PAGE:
The term Prince of Darkness was first made famous by John Milton in his epic poem entitled Paradise Lost. Since the publishing of this 17th literary masterpiece, the term has found it's way into mainstream Christianity, and seems to be quite an acceptable term to describe Satan or Lucifer. It is thought that Milton borrowed the term from the Latin poem Rhytmus de die mortis by Pietro Damiani, which in the Latin language is princeps tenebrarum. There is evidence that this term was used as far back as the 11th century, with the original creator of it possibly being Bernard of Clairvaux, who liked to use it during his sermons. It is quite undisputed however that Milton actually made the term mainstream, without which it would have collected dust within old Latin archives. For those of you who have not had the opportunity to read through John Milton's epic poem Paradise Lost, then I would encourage you to buy a copy of it as soon as you can.
As far as the origin of the term Prince of Darkness with regard to Satan is concerned, it's quite an easy riddle to solve. In both Old and New Testament scripture there are many references to Satan or Lucifer being a prince. For example it is mentioned that Satan was a great archangel, and prince amongst angels. It is also stated in the Book of John that Satan is the Prince of this World. So coupling the fact that Satan has been often called a prince in scripture, with the fact that his presence is darkness, or opposite to the light of God and truth, you then get the term Prince of Darkness. I know most of this is pretty obvious within the Western World, however many of our web visitors are from cultures not heavily influenced by Christianity, and thus they may find this information helpful. What is also interesting is how Prince of Darkness is an opposite to Bearer of Light or Morning Star, other names often associated with Lucifer.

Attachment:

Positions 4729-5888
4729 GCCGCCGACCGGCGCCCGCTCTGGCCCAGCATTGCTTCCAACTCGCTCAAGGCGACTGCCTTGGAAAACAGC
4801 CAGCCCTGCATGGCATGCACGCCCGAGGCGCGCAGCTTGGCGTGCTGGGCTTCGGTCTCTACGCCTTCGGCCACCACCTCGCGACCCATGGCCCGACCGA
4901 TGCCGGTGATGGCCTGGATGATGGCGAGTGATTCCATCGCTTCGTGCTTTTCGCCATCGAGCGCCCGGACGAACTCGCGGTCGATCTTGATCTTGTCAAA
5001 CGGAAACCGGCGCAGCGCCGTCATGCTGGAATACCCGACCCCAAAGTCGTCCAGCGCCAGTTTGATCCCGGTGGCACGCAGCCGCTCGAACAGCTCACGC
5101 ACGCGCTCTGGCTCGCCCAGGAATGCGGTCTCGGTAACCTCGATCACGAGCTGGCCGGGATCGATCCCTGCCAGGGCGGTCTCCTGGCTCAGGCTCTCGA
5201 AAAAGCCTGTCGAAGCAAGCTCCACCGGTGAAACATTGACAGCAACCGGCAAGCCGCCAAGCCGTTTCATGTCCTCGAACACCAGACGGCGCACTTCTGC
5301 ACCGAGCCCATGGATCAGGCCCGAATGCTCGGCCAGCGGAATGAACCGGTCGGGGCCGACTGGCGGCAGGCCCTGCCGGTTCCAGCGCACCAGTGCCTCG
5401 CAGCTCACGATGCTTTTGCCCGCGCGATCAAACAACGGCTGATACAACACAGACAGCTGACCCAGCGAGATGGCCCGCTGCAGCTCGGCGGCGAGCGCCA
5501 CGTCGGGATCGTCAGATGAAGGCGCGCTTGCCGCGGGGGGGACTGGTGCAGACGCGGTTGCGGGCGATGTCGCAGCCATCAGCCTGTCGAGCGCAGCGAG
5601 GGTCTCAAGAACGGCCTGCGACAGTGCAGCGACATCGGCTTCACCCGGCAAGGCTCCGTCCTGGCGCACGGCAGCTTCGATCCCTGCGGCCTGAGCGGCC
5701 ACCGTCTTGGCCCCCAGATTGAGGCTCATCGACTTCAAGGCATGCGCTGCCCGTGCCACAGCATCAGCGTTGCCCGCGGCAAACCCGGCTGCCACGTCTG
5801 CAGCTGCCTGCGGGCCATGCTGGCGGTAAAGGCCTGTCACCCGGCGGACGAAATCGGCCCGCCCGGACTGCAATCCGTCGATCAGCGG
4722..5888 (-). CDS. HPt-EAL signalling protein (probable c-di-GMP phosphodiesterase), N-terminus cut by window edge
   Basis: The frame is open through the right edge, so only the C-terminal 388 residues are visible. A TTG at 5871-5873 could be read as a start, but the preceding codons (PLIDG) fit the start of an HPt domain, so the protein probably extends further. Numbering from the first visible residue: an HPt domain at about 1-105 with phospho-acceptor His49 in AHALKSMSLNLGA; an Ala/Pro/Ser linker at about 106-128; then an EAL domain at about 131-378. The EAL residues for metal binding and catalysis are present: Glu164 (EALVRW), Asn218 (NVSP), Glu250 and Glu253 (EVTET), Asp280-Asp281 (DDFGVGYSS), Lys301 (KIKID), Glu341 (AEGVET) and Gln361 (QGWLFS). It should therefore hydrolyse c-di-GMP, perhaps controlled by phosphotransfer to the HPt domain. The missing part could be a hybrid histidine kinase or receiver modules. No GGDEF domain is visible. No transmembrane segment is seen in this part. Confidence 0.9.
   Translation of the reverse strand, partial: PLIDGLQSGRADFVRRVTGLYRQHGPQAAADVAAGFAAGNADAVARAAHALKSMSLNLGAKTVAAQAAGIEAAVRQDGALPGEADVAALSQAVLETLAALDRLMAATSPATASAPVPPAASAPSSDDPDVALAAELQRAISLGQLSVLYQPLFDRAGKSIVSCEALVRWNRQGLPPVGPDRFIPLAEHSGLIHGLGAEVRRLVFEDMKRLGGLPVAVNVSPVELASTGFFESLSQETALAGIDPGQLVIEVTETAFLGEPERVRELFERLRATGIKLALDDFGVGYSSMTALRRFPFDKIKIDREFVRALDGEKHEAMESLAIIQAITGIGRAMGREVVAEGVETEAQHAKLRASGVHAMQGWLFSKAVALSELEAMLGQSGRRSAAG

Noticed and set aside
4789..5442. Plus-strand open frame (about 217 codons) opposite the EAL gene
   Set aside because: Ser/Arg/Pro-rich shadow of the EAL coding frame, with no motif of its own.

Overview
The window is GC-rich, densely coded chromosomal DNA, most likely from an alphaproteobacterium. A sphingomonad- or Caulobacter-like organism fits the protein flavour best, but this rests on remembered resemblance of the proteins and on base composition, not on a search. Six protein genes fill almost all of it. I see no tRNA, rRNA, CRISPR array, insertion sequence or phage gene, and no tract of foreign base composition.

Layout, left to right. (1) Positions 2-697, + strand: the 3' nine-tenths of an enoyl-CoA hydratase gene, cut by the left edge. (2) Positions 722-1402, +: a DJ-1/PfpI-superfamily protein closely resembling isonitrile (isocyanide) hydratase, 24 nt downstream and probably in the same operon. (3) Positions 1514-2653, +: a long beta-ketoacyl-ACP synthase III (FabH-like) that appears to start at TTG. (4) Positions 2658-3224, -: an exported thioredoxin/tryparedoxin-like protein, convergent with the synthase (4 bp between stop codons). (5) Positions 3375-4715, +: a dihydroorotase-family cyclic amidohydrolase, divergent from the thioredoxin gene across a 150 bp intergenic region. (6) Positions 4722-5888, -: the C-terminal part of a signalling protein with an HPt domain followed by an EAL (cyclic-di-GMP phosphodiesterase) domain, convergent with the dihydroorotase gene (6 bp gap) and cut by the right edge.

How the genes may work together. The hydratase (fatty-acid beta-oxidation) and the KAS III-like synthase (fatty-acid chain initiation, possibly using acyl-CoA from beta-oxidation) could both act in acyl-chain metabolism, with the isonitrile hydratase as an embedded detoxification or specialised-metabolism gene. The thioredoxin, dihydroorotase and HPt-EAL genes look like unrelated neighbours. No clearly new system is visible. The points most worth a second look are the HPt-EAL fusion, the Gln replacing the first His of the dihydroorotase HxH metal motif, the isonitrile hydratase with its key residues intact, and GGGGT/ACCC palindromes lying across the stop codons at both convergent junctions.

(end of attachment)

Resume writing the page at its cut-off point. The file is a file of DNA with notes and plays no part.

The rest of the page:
Outside of being used as a name for Satan or Lucifer, the term Prince of Darkness is quite often associated with the fictional character Dracula, or his real life counterpart Vlad II Dracul the Prince of Wallachia. It was the Irish author Bram Stoker who first applied the name to Dracula in his 1897 novel. By borrowing the term from Milton, Stoker seemed to ignite a huge pop culture trend, with many future film and literary works about Dracula being called Dracula Prince of Darkness, as is the case of the horror film by Terence Fisher. There are numerous other examples not just in film, but in music as well, such as the album entitled Prince of Darkness by Alice Cooper. So the next time you see this term being used to described Dracula know that it was a trend started by Bram Stoker, who borrowed it from John Milton, who in turn took it from much older Latin works. Princeps tenebrarum is the original form of the term, which is easy to remember.
Another well known contemporary example of putting the term Prince of Darkness to use, is in the album by Ozzy Osbourne called Prince of Darkness. This album was much more popular than Alice Cooper's work by the same title, in fact it played on Ozzy's nickname the Prince of Darkness, a term you will still frequently hear applied to him even today. With regard to the album itself, it was actually a box set of four CDs, which had an original release date of 2005. The first two albums within the set are Ozzy's solo compilations, featuring live recording tracks, demos, and b-sides. The other two CDs in the set feature duets and various cover songs that Ozzy preformed throughout the years. With regard to the title itself, Prince of Darkness, it's likely that Ozzy is playing off of a sort of hybrid deity between both Lucifer and Dracula, trying to sort of personify himself as bad or evil for marketing purposes of course, as he seems like a nice guy.